Now, let's see HTTP requests and responses in action.
So, open up Chrome, and head over to
Now, we need to access Chrome DevTools. This is a very powerful tool that front-end developers use often.
Right click, then select Inspect element.
Now, here are the dev tools. The first time you see it, it might appear a bit intimidating. But trust me, these tools are much easier to use than you may think.
Through out this handbook, you're going to learn more about DevTools.
So, here we have a few different tabs:
In this demo, we are going to go to the
Network tab so that we can inspect the Network traffic to and from
Now, by default, Dev Tools is docked to the bottom of the screen. We can dock it to the left, to the right, or undock it as a separate window.
So, over here we can dock it to the left side like this:
A lot of front-end developers like this layout.
So, you may want to put DevTools on the left side and have the website on the right side.
In this demo, I am going to dock it as a separate window, so we have more space to work with.
So, lets undock it:
Now, we need to refresh our website.
Now, back to the DevTools.
These are the HTTP requests that are sent from our browser to
As you can see, there are a total of
45 requests. Here is the amount of data transferred over the network.
So, in this case, just over 94kb.
Now, let's look at the first item on this list.
This is the first HTTP request that Chrome sent to google.com. As you can see, with this request, the browser wanted to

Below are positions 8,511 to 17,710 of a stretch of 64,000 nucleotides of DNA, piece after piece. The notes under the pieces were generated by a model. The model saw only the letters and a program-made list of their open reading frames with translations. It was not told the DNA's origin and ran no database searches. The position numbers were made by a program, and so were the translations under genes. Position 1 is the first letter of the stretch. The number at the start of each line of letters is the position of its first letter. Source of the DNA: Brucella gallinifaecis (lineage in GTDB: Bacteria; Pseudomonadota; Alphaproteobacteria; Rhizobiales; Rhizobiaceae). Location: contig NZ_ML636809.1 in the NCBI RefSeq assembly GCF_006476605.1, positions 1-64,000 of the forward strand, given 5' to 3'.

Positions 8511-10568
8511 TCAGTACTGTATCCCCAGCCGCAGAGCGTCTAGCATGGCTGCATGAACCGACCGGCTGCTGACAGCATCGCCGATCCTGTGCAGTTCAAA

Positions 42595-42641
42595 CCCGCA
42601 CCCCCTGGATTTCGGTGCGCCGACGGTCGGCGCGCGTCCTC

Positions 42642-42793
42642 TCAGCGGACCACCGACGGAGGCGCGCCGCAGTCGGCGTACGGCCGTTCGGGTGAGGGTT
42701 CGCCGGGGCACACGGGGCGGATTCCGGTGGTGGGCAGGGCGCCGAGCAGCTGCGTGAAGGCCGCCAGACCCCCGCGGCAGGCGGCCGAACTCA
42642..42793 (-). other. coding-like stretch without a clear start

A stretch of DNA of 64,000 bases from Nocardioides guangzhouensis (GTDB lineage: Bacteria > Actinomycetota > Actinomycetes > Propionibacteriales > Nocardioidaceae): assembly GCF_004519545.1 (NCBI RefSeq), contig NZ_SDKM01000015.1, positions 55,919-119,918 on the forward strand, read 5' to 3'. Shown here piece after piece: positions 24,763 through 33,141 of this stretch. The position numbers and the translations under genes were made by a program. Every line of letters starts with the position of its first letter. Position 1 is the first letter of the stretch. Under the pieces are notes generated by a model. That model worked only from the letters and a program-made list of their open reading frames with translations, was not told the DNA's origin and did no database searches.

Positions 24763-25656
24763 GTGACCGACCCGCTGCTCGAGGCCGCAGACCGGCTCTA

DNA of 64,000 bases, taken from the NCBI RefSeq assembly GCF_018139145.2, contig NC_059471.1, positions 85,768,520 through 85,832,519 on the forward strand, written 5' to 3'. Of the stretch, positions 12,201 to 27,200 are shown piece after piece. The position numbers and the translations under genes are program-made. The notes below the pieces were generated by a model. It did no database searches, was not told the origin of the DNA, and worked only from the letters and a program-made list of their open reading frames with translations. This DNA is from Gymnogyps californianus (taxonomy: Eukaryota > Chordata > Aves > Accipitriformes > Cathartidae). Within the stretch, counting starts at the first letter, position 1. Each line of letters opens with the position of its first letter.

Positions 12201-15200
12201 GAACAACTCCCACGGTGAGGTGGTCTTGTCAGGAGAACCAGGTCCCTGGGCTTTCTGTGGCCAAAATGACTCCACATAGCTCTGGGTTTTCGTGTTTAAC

document, and the
status of this request is
200 which means, OK.
Over here, we can see the amount of data transferred over the network for this request and the time it took to get the response.
If we click on this request, we can see more details about it.
So, here on the headers tab, we can see all the headers of our request and response.
Here are some general headers, like:
- Request URL
- Request Method which is
- Status code which is 200
- Remote address. This is the numeric representation of
Down below we can see Response Headers. There are many headers here, but you don't generally have to worry about them. As an example, look at
content-type. We talked about this in the previous section.
The type of this response is
text/html. Below that, we have the date and time of the response.
Now, if you click on the Preview tab, you can see preview of the HTML document that is returned from the server.
This is the home page of Google.
Now, in this HTML document we have references to other resources like Images, Fonts, and so on.
So, all these subsequent requests are sent to download those resources.
Right below the first request, we have a request for downloading a png or image file.
We can easily filter this list. So, let's click on the filter icon here:
By default, you see all the requests. But we can filter by request type.
For example, we can select
Doc to see requests for downloading HTML documents. Or
fonts to see the requests that were sent to download the fonts.